Chile has no “strategic depth” and yet it has won all its wars against its larger neighbours! Poor Bolivia, with plenty of “strategic depth”, not only lost 120,000 mineral-rich square kilometres of its territory (an area about the size of Greece) to Chile, but also its entire coastline and access to the sea. A country that had 400 km of coastline is now landlocked.
(Daily Times, 1 May 2013)
We are supposed to be living in an age of nation-states. But most “nations” are multi-ethnic and most “states” are accidents of history, geo-politics and arbitrary mapping. In any case, it is easier to define a state than a nation, two of the main attributes of a state being recognised borders and the exercise of sovereignty within those borders. Even that is sometimes more fiction than fact.
Be that as it may, I am concerned here with some strange borders, bizarre demarcations and weird frontiers. Many of us have now forgotten what a queer country pre-1971 Pakistan was, divided in two parts, about a thousand miles apart, separated by an adversarial, if not hostile, India.
The American state of Alaska is separated from the rest of the country by Canadian territory, oil-rich Cabinda from Angola by the Republic of the Congo, Nakhichevan from Azerbaijan by Armenia, Oecussi from East Timor by Indonesia, Kaliningrad from Russia by Lithuania, and the Musandam peninsula from Oman by UAE.
If Portugal and Lebanon resemble a child clinging to its mother (Spain and Syria, respectively), then Lesotho seems like a child in a mother’s womb (South Africa). The Indian north-eastern states of Mizoram, Tripura, Assam and Meghalaya seem to hold Bangladesh in a stranglehold on India’s behalf. Or, as the Lonely Planet notes, “India’s 1947 partition left the north-eastern states dangling like a crooked cartographic handle.”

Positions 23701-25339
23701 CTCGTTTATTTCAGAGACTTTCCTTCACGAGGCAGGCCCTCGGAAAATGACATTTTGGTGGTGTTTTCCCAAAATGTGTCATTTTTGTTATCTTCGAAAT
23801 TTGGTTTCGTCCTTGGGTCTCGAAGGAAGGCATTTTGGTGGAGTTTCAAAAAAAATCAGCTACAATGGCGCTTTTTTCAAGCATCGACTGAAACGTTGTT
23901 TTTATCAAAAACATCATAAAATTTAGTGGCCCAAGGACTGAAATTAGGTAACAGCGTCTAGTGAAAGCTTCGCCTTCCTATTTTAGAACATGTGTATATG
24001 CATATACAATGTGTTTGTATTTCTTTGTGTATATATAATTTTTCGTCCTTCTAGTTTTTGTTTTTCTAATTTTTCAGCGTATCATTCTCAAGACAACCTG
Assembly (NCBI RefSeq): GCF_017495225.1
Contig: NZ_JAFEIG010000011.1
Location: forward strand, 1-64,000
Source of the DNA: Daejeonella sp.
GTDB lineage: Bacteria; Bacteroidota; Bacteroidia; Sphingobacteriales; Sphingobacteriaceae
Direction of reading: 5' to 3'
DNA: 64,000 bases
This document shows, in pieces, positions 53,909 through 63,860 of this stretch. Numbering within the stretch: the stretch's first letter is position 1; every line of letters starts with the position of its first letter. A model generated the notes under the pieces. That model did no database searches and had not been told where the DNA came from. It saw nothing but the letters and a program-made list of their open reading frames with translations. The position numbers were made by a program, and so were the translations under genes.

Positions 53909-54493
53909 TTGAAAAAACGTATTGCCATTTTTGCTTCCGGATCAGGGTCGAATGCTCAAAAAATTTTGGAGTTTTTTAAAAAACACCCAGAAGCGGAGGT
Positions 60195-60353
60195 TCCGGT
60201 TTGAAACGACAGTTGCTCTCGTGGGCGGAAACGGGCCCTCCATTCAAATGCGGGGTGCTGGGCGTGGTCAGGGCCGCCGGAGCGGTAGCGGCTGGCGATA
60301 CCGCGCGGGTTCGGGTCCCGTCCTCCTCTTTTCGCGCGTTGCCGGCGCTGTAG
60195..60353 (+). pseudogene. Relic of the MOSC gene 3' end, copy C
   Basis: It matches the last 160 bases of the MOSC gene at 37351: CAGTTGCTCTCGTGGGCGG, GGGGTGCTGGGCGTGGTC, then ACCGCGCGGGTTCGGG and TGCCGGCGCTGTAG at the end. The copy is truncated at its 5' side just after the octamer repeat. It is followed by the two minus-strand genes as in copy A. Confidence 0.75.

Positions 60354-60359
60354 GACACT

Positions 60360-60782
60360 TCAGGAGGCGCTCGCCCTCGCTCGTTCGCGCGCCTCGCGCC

Ogaden region of Ethiopia is like a dagger thrust into the torso of Somalia, making the latter resemble the figure 7. The mineral-rich Lubumbashi region of Democratic Republic of Congo does the same to Zambia, reducing the latter to a contorted figure 8.
The Wakhan corridor in the northwest of Afghanistan, the shape of a swan’s neck, was carved out to separate British India (now Pakistan) from Tsarist Russia (then Soviet Union, now Tajikistan). The Caprivi strip of Namibia is a narrow strip of land, 450 km long, shaped like a gun pointed at Namibia’s head. It was “given” to Germany by Great Britain at the Berlin Conference of 1890 as a trade-off.
Spare a thought for Chile, which does look like a chili, although it is not named for that. And there is more to the map of Chile than its shape. Present-day Chile is 4,270 km long and, if wasn’t for its victory in the war against Peru and Bolivia in the late 19th century, it would actually be 700 km or so shorter at the top. At 356 km wide at its widest point and only 64 km at its narrowest, and an average width of 175 km, Chile has no “strategic depth” and yet it has won all its wars against its larger neighbours!
And poor Bolivia, with plenty of “strategic depth”, not only lost 120,000 mineral-rich square kilometres of its territory (an area about the size of Greece) to Chile, but also its entire coastline and access to the sea. A country that had 400 km of coastline is now landlocked. In fact, defeated in every war it has fought, Bolivia has lost nearly two-fifths of its territory to its neighbours.